• How do you like the idea that what we're seeing here is more of an interactive movie, AfT? I mean, I've chosen this stance myself largely because I feel the same way you do - I abhor non-game games that become more common every day, and the creeping triumph of superficial gloss over what once seemed like the next great form of art, and a completely unique one at that, the video game. Regardless of my feelings on the matter, however, I can't really say that something like this is necessarily a bad game - if it's doing exactly what the creator wants it to do, and that thing happens to be something I'm not interested in - why should I start claiming some objective badness for the work just because it's called "game", like I had some ownership over the word? Rather, this thing should be evaluated on its own merits, and if it's actually a great piece of art in this new genre of immersive game / interactive movie, then more glory to it as such.
  • Posted By: Accounting for TasteThey make a really, really big deal out of how you use the controls to do all of these little things, but the question of "Is it rewarding to do these things?" seems to be very carefully not mentioned.
    Just like in the promo materials for every other game released in recent memory. The implicit promise is that it is rewarding to do these things. Just like the implicit promise in the new Street Fighter game is that it's rewarding to mash six abstract buttons in order to make your cartoon avatar jerk and spasm in ways that kind of resemble fighting. You won't find a disclaimer at the end of the Street Fighter trailer that reads "by the way, this is meant to be rewarding".
    Posted By: Accounting for TasteThat's really the bottom line there. There are all kinds of ways that people can experience great stories, but whatever way you choose should fit your medium. If you're writing a book, it should be readable and the best reading experience it can be. If you're making a song, it should be listenable and the best listening experience it can be. And if it's a game, then by god, it should be playable, and be the best gaming experience it can be. That's a vital element of what you're promising when you make a video game, and if you don't deliver it, you have just made abad game.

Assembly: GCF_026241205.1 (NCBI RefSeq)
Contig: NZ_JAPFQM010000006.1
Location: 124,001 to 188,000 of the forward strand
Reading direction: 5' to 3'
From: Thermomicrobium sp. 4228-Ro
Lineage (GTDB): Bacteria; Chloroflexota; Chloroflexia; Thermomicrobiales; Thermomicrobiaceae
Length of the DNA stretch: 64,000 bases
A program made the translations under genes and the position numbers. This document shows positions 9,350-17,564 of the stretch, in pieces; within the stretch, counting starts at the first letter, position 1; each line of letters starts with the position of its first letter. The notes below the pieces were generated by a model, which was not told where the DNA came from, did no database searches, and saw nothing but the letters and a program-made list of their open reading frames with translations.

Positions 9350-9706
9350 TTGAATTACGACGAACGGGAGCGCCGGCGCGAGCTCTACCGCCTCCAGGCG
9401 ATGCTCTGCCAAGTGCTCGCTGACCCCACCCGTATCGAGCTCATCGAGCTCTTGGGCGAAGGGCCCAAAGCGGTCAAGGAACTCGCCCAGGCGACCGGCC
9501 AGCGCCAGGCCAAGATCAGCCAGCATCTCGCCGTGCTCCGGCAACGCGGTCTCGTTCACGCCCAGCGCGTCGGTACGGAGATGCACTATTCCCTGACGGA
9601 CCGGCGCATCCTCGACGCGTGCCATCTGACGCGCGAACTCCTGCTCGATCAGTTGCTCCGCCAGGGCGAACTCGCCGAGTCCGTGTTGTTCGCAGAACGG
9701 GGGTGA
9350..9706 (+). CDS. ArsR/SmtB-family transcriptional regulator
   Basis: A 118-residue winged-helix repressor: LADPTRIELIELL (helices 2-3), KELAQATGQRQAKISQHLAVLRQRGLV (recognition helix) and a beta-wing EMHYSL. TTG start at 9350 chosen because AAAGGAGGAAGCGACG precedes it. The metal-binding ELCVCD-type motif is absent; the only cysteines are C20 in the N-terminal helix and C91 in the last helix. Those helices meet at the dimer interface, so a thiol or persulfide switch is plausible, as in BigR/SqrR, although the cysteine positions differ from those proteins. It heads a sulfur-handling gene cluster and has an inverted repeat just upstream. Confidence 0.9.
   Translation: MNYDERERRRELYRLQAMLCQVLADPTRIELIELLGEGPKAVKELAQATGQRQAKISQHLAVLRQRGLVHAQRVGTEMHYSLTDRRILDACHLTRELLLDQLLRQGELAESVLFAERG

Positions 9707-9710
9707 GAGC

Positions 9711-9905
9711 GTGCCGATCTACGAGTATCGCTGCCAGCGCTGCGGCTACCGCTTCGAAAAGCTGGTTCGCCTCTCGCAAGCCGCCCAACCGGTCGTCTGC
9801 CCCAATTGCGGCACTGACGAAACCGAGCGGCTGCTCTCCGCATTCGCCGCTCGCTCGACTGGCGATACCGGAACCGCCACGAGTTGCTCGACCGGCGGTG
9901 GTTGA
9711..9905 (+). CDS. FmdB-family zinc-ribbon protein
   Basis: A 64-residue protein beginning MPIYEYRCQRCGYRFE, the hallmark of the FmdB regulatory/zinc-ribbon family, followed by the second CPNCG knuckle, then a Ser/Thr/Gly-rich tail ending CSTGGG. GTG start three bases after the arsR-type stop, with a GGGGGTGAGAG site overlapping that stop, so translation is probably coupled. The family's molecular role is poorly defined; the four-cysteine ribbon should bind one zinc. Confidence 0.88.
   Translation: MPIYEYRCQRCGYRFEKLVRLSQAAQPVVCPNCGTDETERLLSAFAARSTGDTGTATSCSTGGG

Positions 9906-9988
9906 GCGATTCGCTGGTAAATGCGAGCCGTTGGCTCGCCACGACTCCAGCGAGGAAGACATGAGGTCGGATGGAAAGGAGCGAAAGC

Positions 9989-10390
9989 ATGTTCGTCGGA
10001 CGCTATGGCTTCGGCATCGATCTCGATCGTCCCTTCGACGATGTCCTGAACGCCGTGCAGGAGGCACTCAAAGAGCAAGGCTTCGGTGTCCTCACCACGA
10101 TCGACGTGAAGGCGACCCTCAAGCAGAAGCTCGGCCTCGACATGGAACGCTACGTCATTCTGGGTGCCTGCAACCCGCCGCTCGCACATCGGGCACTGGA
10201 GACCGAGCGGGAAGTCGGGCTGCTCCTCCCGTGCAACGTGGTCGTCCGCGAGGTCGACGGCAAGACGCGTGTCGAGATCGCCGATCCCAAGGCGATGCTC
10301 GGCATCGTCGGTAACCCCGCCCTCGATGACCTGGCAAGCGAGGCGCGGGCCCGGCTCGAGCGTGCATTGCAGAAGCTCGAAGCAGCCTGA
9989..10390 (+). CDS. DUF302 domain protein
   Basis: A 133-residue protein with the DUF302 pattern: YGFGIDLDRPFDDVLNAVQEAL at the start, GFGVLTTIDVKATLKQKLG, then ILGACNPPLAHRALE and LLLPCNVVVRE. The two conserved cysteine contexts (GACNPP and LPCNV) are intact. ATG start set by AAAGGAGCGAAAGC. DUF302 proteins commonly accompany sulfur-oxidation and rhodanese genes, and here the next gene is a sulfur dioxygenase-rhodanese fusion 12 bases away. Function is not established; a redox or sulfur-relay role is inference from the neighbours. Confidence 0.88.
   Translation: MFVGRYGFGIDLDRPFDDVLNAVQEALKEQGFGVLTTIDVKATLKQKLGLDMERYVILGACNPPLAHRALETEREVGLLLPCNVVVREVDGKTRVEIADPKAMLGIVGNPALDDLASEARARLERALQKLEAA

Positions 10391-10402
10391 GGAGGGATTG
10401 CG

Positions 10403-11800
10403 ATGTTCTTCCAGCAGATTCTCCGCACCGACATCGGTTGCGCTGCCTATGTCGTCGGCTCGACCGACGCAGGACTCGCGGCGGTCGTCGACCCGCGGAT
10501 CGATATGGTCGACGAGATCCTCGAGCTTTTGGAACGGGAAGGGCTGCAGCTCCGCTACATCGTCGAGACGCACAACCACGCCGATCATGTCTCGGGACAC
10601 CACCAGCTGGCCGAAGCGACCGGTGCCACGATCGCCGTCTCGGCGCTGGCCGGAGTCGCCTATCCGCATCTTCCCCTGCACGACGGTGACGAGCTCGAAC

Your assuming that just because the game isn't built the way that you would prefer it to be built that it won't be a rewarding and worthwhile experience. That's what your doing. Your ignoring that there's no correct way to build a game and play experience. From everything I've seen and read about the game (including everything I've read here) the game is very playable, and looks to be a very interesting experience. is it "the best gaming experience it can be"? I have no idea, and won't till I play it. But it won't be a bad game just because it fails to cater to your personal preferences (although it may well do nothing for you for just that reason).
  • Okay, dude, seriously: I think I've thrown more than enough qualifiers into everything I've written in this thread to make it clear that I'm only judging Heavy Rain by its promotional materials, and I would hope that anyone who is paying even a little bit of attention would be able to tell how I feel about pre-release hype.

    So before anyone else decides to pick up their sword and shield and defend Heavy Rain's honor, let me say it again: I have not played this game, and therefore whatever insult (real or imagined) I can inflict upon it is totally inconsequential. All I can say, all I've ever said, is that based on what they've shown of it, it does not seem to be a game whose basic mechanics would be fun.

    They're pitching it as an adventure game, apparently, but the videos on display so far seem to have precious little of what I would call an adventure game; it looks more like an interactive movie, as Eero says. And if that's what it actually is, then sure, let's not judge it by the same standards we'd judge an adventure game by; but again, I'm going to say that it should be a good interactive movie, as good as it can be, and I would particularly want its interactive component to be something that is entertaining and rewarding in some way, so that it doesn't feel like useless padding. What they've shown of the interactive stuff so far hasn't looked all that entertaining (but has looked a lot like useless padding), and I freely admit to being irked by that.